The Chesapeake Boathouse is a far cry from the humble beginnings of rowing in Oklahoma City. Bob Stroud pioneered the sport of rowing on Lake Overholser in the 1970s. The North Canadian River, which bisected downtown, was not a candidate for the sport. “For years we turned our backs on the (North Canadian) river,” said Aubrey K. McClendon, Chairman and CEO, Chesapeake Energy. “First we moved it out of the downtown area to keep it from flooding our young community, and then we channeled it with rocks. It was out of sight, and hopefully out of mind.”
North Canadian River, 1991. During the 1950s, the North Canadian River was redirected and straightened to prevent further flooding. Bisecting OKC geographically and socially, the river became an unsightly drainage ditch.
In 2004, a $53-million project MAPS project rejuvenated the river, creating a seven-mile, dam-controlled body of water whose name was then changed to the Oklahoma River. While the river wasn’t on the minds of many, the rowing community saw its potential and began working with business and civic leaders to establish a rowing facility on its banks.
“Twenty years ago, I laughed along with others at the idea of a String of Pearls along the river, but just look at the Oklahoma River now. It used to divide the city, and now the river unites us.”
– Aubrey McClendon –
The Chesapeake Boathouse, completed in 2006, was the first structure to grace the banks of the newly revitalized Oklahoma River in downtown Oklahoma City. Hailed by many as a landmark presence along the river, the boathouse was designed to react with the water and to reflect the spirit of rowing in Oklahoma –a rowing shell on the prairie, exquisite in its simplicity. The steel-framed building is composed of translucent polycarbonate walls and a white standing-seam metal roof. Dramatic night lighting creates the sense that the building is floating above water. Sixteen columns of light representing “competition” highlight the reflecting pool at the “bow” of the building.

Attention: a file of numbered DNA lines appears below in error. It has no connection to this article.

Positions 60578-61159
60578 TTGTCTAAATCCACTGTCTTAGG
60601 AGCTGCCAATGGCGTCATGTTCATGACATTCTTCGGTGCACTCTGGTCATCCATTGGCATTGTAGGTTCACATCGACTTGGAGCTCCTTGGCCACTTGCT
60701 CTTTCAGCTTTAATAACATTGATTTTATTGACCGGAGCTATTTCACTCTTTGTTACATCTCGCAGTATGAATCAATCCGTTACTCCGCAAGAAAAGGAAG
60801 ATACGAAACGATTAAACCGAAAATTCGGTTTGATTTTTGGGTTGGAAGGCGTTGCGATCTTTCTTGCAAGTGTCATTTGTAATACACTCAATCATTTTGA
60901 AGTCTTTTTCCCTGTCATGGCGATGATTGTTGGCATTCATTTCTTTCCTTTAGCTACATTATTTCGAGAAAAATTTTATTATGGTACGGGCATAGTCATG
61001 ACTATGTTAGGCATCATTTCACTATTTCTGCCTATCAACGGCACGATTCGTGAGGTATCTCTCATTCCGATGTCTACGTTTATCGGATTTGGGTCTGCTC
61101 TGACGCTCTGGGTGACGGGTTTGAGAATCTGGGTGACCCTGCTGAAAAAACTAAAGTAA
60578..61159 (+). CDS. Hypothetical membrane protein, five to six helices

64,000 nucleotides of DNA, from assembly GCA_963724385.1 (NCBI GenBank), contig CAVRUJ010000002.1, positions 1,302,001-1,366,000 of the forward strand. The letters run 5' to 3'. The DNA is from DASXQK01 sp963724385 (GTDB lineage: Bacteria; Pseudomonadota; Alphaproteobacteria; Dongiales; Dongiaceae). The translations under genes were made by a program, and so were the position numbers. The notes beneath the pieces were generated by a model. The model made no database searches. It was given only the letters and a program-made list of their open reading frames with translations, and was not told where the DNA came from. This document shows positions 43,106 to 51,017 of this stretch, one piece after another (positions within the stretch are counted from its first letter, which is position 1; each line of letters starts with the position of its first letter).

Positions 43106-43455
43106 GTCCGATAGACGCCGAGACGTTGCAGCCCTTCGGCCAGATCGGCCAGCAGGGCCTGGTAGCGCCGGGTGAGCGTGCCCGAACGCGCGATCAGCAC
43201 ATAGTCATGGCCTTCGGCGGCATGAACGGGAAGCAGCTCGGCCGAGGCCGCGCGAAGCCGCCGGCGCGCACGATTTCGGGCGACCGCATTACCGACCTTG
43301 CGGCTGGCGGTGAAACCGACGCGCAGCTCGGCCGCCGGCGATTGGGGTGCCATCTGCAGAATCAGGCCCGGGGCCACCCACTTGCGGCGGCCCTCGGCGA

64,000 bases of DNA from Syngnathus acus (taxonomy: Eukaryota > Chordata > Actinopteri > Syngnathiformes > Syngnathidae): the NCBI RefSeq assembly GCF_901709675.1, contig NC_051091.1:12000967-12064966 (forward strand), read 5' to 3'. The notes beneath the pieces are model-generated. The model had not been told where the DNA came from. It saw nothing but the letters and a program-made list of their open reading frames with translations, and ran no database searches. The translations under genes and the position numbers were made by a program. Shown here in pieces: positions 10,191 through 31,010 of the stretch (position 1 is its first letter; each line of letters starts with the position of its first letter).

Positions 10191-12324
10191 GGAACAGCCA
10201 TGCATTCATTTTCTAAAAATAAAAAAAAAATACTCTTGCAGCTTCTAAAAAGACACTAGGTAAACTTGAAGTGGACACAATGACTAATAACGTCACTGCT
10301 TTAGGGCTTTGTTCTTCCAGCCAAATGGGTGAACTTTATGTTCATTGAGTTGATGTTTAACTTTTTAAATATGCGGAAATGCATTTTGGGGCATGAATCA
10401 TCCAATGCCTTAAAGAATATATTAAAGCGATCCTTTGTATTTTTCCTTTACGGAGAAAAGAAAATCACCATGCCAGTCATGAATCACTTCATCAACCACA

“Make it light, needle thin and fast”
– Rand Elliott, FAIA –
Rand Elliott Architects
View looking west along the deck. The outdoor deck and reflecting pool were developed to expand the functional space and connect the architecture to the river.
Architecturally, the vision was to create a boathouse that embodies the spirit of the sport using inspirations from the sleek shells made of carbon fiber, fiberglass and Kevlar with the raw aluminum oar outrigger frames, the featherlight oars and the small skeg. We wanted to break away from traditional boathouse design and create a new standard that envisions the future of rowing.
Southwest corner looking north. The boathouse connects both physically and visually to the river and becomes a landmark along the north bank.
North elevation looking southeast.
Details of southwest corner.
The art of shell construction is marry strength with grace. Our goal was to expose and celebrate the steel frame with a taut synthetic skin and make the building glow with energy. The roof was left clean and free of penetrations representing the purity of the vessel.
“Oklahoma City is the essence of where rowing is going. The ideas that come from there we are adopting in our own association. Our sport is so traditional and where Oklahoma City is going is so different. The Chesapeake Boathouse is fantastic.”
– Glenn Merry –
Executive Director of US Rowing
Views of the main entry lobby and the multi-purpose conference/event room. We wanted to put visitors close to the water and the boats. A panoramic 24-ft wall off glass overlooks the deck, river and reflecting pool from the lobby and a 62′ long window within the conference room puts the rowing shells in storage on display.
The boathouse functions as a multi-purpose facility with a focus on training and rowing events. A state-of-the-art training facility with specialized equipment for rowing accommodates up to 36 athletes as well as men and women’s locker rooms.
Boat storage for 124 boats opens to the river and dock area with large doors that allow for convenient boat access and space for maneuvering.
Client: Chesapeake Boathouse
Services: Architectural Design,